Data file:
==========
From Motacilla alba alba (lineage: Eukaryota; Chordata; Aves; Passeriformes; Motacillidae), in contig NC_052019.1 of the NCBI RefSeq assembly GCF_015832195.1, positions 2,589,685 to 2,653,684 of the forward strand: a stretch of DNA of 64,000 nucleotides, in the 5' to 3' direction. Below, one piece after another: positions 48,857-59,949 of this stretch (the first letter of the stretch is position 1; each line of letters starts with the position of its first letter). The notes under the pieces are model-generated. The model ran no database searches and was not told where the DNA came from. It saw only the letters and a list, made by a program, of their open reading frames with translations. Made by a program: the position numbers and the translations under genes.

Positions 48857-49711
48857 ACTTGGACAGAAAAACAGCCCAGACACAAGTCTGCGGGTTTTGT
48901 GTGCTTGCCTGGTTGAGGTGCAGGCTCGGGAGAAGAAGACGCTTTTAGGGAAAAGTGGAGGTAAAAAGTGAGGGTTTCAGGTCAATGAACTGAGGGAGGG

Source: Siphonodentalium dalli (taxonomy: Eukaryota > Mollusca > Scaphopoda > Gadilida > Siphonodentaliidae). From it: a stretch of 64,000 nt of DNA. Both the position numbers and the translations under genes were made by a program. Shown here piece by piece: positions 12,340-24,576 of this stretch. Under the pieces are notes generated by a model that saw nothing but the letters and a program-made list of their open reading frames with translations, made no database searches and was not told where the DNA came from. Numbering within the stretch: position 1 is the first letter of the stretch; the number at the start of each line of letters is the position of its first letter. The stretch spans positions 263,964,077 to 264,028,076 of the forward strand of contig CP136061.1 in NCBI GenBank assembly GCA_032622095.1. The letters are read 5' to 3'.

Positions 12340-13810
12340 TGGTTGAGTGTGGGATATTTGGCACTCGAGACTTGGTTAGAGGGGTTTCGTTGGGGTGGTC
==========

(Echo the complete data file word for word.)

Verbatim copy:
From Motacilla alba alba (lineage: Eukaryota; Chordata; Aves; Passeriformes; Motacillidae), in contig NC_052019.1 of the NCBI RefSeq assembly GCF_015832195.1, positions 2,589,685 to 2,653,684 of the forward strand: a stretch of DNA of 64,000 nucleotides, in the 5' to 3' direction. Below, one piece after another: positions 48,857-59,949 of this stretch (the first letter of the stretch is position 1; each line of letters starts with the position of its first letter). The notes under the pieces are model-generated. The model ran no database searches and was not told where the DNA came from. It saw only the letters and a list, made by a program, of their open reading frames with translations. Made by a program: the position numbers and the translations under genes.

Positions 48857-49711
48857 ACTTGGACAGAAAAACAGCCCAGACACAAGTCTGCGGGTTTTGT
48901 GTGCTTGCCTGGTTGAGGTGCAGGCTCGGGAGAAGAAGACGCTTTTAGGGAAAAGTGGAGGTAAAAAGTGAGGGTTTCAGGTCAATGAACTGAGGGAGGG

Source: Siphonodentalium dalli (taxonomy: Eukaryota > Mollusca > Scaphopoda > Gadilida > Siphonodentaliidae). From it: a stretch of 64,000 nt of DNA. Both the position numbers and the translations under genes were made by a program. Shown here piece by piece: positions 12,340-24,576 of this stretch. Under the pieces are notes generated by a model that saw nothing but the letters and a program-made list of their open reading frames with translations, made no database searches and was not told where the DNA came from. Numbering within the stretch: position 1 is the first letter of the stretch; the number at the start of each line of letters is the position of its first letter. The stretch spans positions 263,964,077 to 264,028,076 of the forward strand of contig CP136061.1 in NCBI GenBank assembly GCA_032622095.1. The letters are read 5' to 3'.

Positions 12340-13810
12340 TGGTTGAGTGTGGGATATTTGGCACTCGAGACTTGGTTAGAGGGGTTTCGTTGGGGTGGTC